Consumers want DVD convenience and freedom

I have written about the legal battle going on over RealDVD before (see here and here).  For those of you who don’t follow the issue RealNetworks developed software that would allow consumers to legitimately save a copy of DVDs they own to their computer’s hard drive for back up in case of loss or to watch without needing to carry around the hard copy (for a fuller discussion see here).  They sought to obey the law in this area and to discourage illegal downloads and other piracy.

The big Hollywood studios, however, successfully blocked the release and the case will be heard before a U.S. District Court judge in San Francisco on the 24th of this month.

Not surprisingly this is in marked contrast to what consumers expect and want.   Instead, consumers strongly believe that they should have the right to use their DVDs in the way RealDVD envisions.  According to a new survey released today by the National Consumers League Americans are overwhelmingly interested in the ability to copy or back up their DVDs to their computers and laptops.

For example:

  • 90% of respondents (93% with kids in the house) believe that as owners they should be able to copy a DVD to their computer in the same way that they save music from a CD.
  • 51% of those surveyed (67% of 25-34 year-olds) were bothered about their inability to save most DVDs to their hard drives without cracking the encryption or purchasing an expanded version.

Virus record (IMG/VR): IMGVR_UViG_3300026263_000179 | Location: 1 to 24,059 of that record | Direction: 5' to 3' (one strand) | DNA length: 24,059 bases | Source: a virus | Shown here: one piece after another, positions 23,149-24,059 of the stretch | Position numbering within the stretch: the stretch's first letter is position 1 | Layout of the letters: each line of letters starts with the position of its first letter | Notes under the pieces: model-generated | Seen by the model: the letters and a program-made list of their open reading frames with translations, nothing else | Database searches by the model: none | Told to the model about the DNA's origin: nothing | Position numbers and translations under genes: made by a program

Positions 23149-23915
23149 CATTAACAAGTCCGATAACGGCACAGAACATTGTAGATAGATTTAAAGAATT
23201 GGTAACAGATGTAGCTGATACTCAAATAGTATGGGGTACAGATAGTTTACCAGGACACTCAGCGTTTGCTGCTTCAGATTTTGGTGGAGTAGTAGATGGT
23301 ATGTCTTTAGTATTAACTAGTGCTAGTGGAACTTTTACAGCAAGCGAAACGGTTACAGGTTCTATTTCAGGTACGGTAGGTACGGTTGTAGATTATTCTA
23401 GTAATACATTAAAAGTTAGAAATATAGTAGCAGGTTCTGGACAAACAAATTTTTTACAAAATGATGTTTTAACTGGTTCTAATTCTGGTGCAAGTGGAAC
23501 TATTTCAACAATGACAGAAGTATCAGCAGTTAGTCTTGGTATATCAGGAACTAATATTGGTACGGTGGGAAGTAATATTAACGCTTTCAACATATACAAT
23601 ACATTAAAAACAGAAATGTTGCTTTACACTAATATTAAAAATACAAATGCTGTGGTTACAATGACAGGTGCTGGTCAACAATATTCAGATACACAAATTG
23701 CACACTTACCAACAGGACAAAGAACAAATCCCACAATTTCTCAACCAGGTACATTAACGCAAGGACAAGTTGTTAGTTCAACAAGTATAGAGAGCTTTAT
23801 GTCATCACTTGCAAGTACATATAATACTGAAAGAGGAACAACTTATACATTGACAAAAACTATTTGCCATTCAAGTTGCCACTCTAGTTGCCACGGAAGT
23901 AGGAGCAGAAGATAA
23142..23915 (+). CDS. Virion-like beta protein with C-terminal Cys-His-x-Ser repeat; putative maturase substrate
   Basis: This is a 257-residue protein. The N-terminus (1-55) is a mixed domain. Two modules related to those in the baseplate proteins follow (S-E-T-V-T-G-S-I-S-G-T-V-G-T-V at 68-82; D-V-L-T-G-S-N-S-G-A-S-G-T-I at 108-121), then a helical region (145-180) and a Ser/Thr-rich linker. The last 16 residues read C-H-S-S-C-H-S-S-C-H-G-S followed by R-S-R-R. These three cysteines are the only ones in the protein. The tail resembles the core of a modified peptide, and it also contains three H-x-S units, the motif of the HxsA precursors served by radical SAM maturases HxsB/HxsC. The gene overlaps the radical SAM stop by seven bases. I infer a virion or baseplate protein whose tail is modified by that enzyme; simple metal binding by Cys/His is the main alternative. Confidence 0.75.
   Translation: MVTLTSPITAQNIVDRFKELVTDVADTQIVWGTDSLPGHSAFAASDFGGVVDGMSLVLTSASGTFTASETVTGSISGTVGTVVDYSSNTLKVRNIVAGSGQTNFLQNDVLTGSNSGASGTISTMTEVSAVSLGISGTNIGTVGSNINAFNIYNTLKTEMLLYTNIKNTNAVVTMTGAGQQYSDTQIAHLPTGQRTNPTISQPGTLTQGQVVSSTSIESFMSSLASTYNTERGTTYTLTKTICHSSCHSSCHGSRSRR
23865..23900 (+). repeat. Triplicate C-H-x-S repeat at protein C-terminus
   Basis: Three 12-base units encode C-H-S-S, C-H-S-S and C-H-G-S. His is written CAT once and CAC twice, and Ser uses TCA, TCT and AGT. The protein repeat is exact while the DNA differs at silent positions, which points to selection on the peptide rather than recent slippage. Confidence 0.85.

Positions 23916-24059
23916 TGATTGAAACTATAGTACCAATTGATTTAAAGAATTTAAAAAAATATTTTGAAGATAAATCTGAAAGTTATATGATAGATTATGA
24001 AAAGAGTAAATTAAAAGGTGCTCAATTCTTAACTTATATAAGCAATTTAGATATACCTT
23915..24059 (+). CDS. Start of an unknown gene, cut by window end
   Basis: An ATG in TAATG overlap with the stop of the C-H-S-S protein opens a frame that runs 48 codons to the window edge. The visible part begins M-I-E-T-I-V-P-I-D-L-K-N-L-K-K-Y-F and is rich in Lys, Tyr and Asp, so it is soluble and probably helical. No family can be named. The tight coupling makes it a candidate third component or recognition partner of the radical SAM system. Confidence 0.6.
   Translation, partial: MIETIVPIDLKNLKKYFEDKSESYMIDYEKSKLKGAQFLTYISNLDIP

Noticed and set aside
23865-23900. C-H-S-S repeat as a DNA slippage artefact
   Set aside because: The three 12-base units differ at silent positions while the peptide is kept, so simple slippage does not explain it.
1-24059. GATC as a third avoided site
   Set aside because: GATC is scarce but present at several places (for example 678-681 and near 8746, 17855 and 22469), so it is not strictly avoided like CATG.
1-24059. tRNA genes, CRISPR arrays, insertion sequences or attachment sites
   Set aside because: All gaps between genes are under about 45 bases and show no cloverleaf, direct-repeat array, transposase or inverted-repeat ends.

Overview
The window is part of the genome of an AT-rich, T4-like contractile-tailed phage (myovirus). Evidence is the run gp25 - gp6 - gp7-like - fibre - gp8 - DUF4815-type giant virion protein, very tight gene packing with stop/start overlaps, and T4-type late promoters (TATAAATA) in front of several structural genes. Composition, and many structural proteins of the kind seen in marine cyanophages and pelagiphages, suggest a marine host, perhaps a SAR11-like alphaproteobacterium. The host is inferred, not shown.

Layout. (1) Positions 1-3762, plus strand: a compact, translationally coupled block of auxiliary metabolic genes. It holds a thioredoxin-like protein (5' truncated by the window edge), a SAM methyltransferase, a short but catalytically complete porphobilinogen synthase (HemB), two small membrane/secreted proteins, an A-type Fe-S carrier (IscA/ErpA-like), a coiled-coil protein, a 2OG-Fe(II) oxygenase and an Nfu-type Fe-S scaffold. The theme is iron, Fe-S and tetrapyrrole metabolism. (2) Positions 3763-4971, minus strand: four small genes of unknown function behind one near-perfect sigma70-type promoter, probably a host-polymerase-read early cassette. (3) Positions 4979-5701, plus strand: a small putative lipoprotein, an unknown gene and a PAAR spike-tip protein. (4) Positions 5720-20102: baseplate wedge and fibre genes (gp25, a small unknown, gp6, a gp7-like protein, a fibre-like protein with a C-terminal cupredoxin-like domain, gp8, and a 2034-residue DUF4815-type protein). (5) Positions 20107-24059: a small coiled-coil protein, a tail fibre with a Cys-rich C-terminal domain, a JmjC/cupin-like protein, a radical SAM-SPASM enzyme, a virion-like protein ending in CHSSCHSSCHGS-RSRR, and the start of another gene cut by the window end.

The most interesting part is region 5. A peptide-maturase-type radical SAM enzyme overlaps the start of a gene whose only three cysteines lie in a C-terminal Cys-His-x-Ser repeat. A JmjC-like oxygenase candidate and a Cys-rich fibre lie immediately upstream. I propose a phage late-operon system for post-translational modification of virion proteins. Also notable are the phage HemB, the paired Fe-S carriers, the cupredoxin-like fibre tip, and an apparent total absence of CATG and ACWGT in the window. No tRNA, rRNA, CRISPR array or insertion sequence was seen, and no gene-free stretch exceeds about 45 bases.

• 46% of those who said they should be able to save a copy of a DVD onto their hard drive have had to repurchase DVDs due to loss or damage.

So we have consumers who believe that they should have the same rights and abilities to manage their DVDs as they do with other media and who have legitimate reasons to do so.  And we have a likely growing group of consumers who are frustrated with those blocking this ability.  Does this sound like a winning sales strategy in a trouble economy?

I don’t think so.

Hollywood studios would be wise to find ways to give consumers the flexibility and convenience they want instead of blocking innovation with heavy-handed legal tactics.

But given their history, I won’t hold my breath.